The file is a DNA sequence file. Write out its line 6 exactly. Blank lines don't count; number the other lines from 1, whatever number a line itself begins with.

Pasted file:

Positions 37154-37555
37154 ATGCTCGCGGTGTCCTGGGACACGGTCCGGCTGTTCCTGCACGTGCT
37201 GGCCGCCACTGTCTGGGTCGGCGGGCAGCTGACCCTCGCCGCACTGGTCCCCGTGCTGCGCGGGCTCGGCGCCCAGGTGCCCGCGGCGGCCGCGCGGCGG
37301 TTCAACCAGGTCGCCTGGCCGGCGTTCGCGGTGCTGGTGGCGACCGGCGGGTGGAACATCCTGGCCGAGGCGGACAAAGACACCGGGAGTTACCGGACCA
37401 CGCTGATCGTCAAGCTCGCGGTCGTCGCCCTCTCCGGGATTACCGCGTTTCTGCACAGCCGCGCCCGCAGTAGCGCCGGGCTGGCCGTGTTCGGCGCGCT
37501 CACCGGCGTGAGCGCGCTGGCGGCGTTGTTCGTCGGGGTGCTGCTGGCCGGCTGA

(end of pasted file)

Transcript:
37501 CACCGGCGTGAGCGCGCTGGCGGCGTTGTTCGTCGGGGTGCTGCTGGCCGGCTGA